Starring Matthew Mackay, Siluck Saysanasy, Michael Hogan, Micahel Maillot, Harry Hill, Helen Hughes

Image result for the peanut butter solution (1985)

(5-Okay Film)

Disturbing. Bizarre. Unappealing.

The Peanut Butter Solution might be the creepiest movie ever made. That it was intended as a family picture completely baffles me. Made in Canada, the film starts out well enough, following an adolescent, Michael, through school and family life. His father paints for a living. His mother takes care of something in Australia, and his sister seems to run the house in the meantime. The sister represents the first step in the creepy direction as she looks like she could be five or forty. I, of course, do not mean to be mean, and I am sure she grew up to be a lovely lady, but there is no way around the appearances of not just her but every actor in the picture. Maybe it’s the odd 70s adult film lighting but everybody looks weird. Moving on, the plot is set in motion when Michael decides to check out, with his Asian sidekick/friend Connie, a local house suspected of being haunted. Michael enters while Connie chickens out, and for his efforts, Michael loses every shred of hair on his head. Because he looks like a kid going through chemo, the movie quickly loses any sense of fun it might have had. It becomes uncomfortable. In crisis, the family and Connie rally around Michael to ease him through the ordeal. Eventually, two homeless-looking ghosts suggest a cure to Michael: rubbing peanut butter over his bald head. He complies, and what ensues is the stuff of wild fever dreams. Michael’s hair grows back, which is great, but it won’t stop growing. Pretty soon his hair stretches across entire blocks. Before the cure’s horror is fully revealed, the pre-pubescent Connie gets the bright idea that he would like pubic hair. He utilizes the peanut butter solution on his nether region, and his hair too stretches across entire blocks. Disturbing. Making matters worse is their art teacher, the Signor, who has his own personal sweatshop where he produces art brushes. He kidnaps kids including Michael to do his grunt work. At this point, Connie-sort of a poor man’s Short Round from Temple of Doom- becomes the film’s hero as he attempts to free all the exploited children.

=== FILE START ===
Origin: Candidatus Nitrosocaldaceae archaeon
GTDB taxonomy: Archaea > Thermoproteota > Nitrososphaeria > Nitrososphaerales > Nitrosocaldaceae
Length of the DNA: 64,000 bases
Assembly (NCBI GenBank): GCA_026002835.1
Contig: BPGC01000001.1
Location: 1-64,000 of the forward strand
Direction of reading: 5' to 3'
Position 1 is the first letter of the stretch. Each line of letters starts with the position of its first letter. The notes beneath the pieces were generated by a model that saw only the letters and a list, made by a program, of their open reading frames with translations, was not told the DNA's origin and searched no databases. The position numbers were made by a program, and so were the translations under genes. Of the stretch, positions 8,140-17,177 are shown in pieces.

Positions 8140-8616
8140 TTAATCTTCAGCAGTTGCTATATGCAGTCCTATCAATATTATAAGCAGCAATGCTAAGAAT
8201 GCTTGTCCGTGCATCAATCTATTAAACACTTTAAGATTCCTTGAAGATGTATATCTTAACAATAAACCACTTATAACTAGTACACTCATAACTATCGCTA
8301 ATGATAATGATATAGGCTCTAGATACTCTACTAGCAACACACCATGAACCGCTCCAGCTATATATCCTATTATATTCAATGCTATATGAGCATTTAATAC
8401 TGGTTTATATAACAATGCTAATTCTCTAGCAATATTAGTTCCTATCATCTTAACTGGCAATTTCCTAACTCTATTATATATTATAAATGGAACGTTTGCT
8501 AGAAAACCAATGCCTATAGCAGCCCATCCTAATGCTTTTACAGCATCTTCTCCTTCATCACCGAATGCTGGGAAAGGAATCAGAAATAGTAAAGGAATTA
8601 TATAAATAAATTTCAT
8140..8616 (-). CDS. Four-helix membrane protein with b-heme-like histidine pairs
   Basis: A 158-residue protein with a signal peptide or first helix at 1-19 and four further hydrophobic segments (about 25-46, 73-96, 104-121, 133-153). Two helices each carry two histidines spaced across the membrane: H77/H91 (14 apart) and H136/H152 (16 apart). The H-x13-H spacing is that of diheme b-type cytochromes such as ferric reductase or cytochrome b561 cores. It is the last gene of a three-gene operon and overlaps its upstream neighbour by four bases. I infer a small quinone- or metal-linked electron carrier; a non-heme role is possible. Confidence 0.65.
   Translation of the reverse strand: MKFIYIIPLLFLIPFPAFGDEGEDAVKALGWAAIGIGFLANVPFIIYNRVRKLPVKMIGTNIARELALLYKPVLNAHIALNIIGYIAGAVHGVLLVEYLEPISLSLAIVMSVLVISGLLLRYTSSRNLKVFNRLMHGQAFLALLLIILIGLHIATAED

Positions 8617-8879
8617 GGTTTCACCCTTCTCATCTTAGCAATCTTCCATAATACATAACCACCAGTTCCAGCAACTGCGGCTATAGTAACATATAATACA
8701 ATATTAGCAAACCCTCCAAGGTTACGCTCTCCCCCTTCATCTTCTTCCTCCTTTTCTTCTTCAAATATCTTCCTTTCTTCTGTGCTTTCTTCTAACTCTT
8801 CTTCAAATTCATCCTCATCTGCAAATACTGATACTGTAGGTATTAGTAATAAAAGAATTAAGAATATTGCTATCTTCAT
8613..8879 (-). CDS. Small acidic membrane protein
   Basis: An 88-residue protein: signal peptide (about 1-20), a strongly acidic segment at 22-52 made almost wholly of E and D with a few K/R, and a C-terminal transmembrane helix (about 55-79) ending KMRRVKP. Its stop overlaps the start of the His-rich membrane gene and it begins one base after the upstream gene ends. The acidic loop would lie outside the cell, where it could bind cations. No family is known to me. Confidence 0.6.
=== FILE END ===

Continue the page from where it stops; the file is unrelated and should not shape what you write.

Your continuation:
I cannot say I enjoyed this film because I didn’t, but it did have an effect on me. With an abundance of creativity-even if misguided-The Peanut Butter Solution has proven memorable. Still, not sure who the audience for this PG-rated unintentional horror flick could be, I cannot recommend it. Unless you have a kid that you don’t like, I would not subject any child to this movie.

-Walter Tyrone Howard-


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